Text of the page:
Top 10 climbing plants for fences & walls
Are you looking for plants that will transform your fences or walls into lush green vertical gardens? These ten climbers are just the right choice.
If you want to enjoy your garden in peace without being disturbed by curious glances, a wall or a fence is usually the only fool proof option. Unfortunately, artificial privacy screens are often anything but aesthetically pleasing and do not really fit into the otherwise green gardens. Thankfully, nature provides a solution for this problem. Climbing plants are nature made screens that effortlessly grow up various surfaces, enhancing them with their luscious foliage and gorgeous flowers and sheltering the gardens from unwanted looks. The ten climber plants discussed below are perfectly suited to every garden.
The best climbing plants
You don’t always have to resort to ivy to add green to walls and fences. These are the 10 alternative climbing plants that will secure as well as embellish your garden.
1. Morning glory
While most perennial climbers often need years to reach their full size, the Mexican morning glory (Ipomoea tricolor) conquers their area in record time. Sowed in spring, it winds its way elegantly along fences and walls in summer and can reach an impressive height of up to three metres. The plant thrives best in sunny and sheltered places, such as by a south facing wall of a house. In summer, the morning glory should be watered and fertilised regularly, so that the plant can enchant us with the full grandeur of its flowers. The flowers have a funky funnel shape, which makes them especially eye-catching. The morning glory first blossoms pink, later the flowers turn sky blue but remain snow-white on the inside.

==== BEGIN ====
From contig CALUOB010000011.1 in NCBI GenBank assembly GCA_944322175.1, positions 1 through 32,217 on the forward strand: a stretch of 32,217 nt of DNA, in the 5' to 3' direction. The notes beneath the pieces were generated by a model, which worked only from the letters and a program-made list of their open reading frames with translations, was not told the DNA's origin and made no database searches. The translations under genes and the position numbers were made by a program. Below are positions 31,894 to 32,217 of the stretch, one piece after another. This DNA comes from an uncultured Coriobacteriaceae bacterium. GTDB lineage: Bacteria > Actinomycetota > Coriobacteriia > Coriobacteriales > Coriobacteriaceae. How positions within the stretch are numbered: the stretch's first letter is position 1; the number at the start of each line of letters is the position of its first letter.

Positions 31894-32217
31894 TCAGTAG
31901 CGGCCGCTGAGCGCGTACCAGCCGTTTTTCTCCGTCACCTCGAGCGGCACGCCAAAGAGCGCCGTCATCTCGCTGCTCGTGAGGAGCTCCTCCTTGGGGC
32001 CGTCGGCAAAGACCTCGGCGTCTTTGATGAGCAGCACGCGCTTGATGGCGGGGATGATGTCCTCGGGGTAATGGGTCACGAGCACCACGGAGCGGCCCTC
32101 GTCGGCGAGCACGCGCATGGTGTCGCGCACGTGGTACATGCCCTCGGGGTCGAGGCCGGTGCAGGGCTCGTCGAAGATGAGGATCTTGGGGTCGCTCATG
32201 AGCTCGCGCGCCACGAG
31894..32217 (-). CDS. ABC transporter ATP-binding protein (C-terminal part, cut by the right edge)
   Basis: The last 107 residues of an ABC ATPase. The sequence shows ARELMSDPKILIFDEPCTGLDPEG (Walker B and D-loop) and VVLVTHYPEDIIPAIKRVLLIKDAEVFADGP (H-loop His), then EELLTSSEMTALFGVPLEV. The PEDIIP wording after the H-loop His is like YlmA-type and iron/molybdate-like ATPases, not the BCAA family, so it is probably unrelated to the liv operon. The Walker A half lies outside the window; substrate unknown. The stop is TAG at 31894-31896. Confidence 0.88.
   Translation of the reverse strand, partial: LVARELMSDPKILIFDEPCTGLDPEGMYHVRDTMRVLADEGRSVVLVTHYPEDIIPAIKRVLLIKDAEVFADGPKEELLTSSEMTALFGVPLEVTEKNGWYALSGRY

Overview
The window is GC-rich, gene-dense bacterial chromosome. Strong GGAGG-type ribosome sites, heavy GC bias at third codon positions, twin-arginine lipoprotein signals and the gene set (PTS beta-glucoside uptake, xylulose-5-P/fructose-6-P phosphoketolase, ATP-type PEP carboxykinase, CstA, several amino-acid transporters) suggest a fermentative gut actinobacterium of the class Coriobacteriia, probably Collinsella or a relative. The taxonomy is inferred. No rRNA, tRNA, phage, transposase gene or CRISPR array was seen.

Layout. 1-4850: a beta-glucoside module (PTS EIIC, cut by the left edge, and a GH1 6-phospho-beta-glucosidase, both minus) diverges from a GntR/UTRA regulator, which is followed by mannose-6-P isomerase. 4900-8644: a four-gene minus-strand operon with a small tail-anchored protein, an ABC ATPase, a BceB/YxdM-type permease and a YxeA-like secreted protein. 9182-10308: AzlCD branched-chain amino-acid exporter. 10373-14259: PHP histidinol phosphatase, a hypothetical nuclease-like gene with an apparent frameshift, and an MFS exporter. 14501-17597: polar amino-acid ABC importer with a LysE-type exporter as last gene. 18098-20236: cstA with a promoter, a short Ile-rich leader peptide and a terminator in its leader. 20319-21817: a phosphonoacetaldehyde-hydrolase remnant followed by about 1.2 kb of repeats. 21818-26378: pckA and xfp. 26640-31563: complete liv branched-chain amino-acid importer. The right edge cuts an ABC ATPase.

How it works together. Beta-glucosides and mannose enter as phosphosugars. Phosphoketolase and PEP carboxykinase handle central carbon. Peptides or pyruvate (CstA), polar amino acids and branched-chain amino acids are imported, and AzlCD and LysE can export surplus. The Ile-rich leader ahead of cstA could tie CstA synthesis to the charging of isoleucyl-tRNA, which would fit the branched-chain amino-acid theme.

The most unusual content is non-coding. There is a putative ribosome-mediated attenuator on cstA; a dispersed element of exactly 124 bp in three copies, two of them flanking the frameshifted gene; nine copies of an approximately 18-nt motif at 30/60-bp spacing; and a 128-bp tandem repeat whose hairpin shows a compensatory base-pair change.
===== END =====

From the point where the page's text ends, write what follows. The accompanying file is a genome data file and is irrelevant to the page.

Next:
2. Sweet pea
If you are looking for a plant that will delight not just your eyes but also your nose, you will make a perfect choice with the sweet pea (Lathyrus odoratus). The annual climbing plant is extraordinarily vigorous and can grow up to three metres tall. From June to August, the sweet pea forms numerous blossoms reminiscent of butterflies that glow in shades of violet, red, pink or white. But the plant is not just a feast for the eyes – as its name suggests, the flowers of the sweet pea also exude a honey-sweet scent. This plant prefers locations with an abundance of sun and a shelter from wind. It should be fertilised and watered regularly (waterlogging should be avoided!). What is more, the sweet pea also looks great as a romantic bouquet in a vase.
3. Black-eyed Susan vine
Vibrantly coloured flowers with a contrasting deep black spot in the middle: the flowers of the black-eyed Susan vine (Thunbergia alata) are the main event in the garden. It is no wonder then that this beautiful climber is a popular tenant in the European gardens. The black-eyed Susan vine feels most at home in sunny and warm locations and can reach an impressive height of two metres. In addition to its predominantly yellow or orange flowers, the black-eyed Susan vine also impresses with her adorable heart-shaped leaves. With a sufficient supply of nutrients and regular watering without waterlogging, the vine is a beautiful and practical screening plant all in one.